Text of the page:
9 lessons learned campaigning for aid
8 May 2019
The Campaign to Defend Aid and Development is a collaboration of 25 Bond members, coordinating efforts to make the case for aid in tackling global poverty.
The campaign has been running since 2017 and I’ve been campaign director for just over a year. Here are 9 things that, with colleagues, I think we’ve learned.
1. You can’t change someone’s mind by telling them they are wrong
The psychology informing advertising shows people often need both an emotional and logical proposition to justify a purchase. One without the other just isn’t sufficient. Whichever order you put it in, you need to engage with people where they are, not where you are or where you wish they were.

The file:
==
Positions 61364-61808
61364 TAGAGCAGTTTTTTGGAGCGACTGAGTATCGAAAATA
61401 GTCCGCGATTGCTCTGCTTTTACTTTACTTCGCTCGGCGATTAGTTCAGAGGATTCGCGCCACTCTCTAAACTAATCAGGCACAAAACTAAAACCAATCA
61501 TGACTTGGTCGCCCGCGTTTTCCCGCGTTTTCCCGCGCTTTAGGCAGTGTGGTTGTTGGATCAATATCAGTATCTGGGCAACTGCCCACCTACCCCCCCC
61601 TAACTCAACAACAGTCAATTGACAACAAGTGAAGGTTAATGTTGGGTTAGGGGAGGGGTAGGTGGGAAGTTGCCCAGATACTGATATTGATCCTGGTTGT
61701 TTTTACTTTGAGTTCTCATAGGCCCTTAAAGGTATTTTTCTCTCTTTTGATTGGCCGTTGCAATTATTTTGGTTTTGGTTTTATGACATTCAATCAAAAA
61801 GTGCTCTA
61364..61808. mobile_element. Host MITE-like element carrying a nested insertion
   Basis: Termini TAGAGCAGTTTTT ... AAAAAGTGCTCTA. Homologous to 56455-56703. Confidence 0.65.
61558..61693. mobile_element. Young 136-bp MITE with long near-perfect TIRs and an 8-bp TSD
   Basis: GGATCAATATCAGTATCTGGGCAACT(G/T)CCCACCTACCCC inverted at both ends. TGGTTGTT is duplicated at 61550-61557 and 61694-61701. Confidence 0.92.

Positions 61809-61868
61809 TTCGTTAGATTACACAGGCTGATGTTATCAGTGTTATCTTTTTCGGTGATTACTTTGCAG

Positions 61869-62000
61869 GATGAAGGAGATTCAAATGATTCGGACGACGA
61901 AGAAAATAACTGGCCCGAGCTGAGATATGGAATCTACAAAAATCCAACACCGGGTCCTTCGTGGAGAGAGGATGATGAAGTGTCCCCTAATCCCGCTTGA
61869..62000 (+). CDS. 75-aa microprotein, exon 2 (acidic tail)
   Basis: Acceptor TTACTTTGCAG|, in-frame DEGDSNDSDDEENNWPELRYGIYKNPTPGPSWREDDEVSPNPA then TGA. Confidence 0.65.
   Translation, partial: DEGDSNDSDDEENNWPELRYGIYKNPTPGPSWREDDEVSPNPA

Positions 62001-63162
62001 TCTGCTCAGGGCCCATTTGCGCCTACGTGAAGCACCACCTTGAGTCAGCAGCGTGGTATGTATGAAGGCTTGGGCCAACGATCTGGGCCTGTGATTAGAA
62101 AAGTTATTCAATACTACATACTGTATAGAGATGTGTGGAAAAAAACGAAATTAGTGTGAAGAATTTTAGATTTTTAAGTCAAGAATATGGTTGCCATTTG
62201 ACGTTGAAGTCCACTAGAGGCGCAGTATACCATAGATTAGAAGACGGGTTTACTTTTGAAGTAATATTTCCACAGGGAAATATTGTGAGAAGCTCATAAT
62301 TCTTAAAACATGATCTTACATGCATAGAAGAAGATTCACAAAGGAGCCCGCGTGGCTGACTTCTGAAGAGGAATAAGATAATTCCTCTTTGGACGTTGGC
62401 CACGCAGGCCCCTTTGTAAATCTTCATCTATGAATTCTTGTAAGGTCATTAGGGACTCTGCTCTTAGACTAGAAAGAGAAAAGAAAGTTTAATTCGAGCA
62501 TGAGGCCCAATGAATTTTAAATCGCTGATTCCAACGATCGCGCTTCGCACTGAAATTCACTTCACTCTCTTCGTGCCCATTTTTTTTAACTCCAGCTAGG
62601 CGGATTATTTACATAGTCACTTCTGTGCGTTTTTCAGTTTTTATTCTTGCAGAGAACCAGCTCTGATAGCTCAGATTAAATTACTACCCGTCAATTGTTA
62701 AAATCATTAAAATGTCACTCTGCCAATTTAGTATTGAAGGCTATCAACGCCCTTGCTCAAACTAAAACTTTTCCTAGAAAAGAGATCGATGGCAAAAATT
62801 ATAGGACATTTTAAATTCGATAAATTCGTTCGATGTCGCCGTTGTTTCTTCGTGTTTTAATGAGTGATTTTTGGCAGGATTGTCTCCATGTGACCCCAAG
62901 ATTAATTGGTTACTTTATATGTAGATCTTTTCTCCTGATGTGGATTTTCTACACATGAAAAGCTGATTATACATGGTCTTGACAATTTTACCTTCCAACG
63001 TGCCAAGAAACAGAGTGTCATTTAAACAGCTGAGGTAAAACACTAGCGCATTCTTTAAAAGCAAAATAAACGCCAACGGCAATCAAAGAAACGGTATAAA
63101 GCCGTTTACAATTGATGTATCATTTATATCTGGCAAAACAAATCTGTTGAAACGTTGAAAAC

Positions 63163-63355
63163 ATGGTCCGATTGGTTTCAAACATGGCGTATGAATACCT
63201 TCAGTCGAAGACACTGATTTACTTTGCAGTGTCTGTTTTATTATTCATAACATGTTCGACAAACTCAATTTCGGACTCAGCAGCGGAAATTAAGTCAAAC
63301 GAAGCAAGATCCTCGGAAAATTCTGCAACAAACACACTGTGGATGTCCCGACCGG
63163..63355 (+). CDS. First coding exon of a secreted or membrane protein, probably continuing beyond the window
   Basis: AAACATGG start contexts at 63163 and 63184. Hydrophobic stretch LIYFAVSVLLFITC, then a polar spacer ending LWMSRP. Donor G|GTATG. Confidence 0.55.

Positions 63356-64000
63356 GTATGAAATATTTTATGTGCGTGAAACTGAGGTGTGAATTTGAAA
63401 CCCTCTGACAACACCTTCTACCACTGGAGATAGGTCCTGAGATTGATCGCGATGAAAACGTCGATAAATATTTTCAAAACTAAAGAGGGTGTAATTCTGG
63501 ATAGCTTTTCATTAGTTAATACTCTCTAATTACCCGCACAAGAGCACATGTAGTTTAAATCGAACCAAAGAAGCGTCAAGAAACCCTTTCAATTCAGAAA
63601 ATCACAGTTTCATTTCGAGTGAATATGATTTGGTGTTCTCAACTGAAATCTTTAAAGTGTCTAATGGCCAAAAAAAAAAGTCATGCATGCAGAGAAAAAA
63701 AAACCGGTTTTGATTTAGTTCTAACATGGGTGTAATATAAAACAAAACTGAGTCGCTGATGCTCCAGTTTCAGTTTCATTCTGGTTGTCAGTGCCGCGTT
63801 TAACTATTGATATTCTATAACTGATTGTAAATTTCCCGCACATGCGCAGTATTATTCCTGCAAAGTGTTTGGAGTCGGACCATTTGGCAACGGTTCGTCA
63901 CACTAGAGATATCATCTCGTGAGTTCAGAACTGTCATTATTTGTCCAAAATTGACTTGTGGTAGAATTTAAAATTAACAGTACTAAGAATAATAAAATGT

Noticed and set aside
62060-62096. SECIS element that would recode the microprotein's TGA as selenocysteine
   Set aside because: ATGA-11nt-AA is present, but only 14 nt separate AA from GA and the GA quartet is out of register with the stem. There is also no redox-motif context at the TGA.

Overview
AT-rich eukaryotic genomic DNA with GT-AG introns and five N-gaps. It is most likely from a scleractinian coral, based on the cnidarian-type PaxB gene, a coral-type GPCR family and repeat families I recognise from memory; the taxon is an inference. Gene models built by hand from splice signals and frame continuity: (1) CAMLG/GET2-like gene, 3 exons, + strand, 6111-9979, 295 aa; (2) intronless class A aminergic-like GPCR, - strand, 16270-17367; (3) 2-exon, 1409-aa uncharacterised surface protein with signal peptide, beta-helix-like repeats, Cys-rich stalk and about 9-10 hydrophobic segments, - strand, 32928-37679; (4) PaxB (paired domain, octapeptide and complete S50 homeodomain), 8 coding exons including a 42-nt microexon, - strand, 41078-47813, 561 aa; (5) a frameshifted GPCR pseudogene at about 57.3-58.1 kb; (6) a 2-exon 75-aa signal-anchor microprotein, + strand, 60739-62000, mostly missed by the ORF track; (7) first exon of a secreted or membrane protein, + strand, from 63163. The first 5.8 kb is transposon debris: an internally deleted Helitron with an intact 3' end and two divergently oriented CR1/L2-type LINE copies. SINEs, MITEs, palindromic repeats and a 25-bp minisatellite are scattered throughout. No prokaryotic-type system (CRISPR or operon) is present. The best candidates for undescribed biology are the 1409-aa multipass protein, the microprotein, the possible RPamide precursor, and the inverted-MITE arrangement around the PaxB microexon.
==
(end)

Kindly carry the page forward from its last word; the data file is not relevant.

#AidWorks – DFID’s campaign to rebut aid scepticism - is reaffirming for the aid industry but triggers opposition from sceptics. Because it tells them they are wrong. Close your eyes, think about the last time you changed your mind about something. Behavioural psychologists and neurologists call it “reconsideration” and it can’t happen when you feel threatened because you can’t access the right part of your brain. In a campaigning context, it is known as the “Heartwired” approach, and has been used successfully by campaigners for equal marriage and other LGBTQI+ rights.
2. Charity begins at home
Andrew Mitchell was fond of saying “charity begins at home, but it doesn’t end there.” He was well ahead of his time.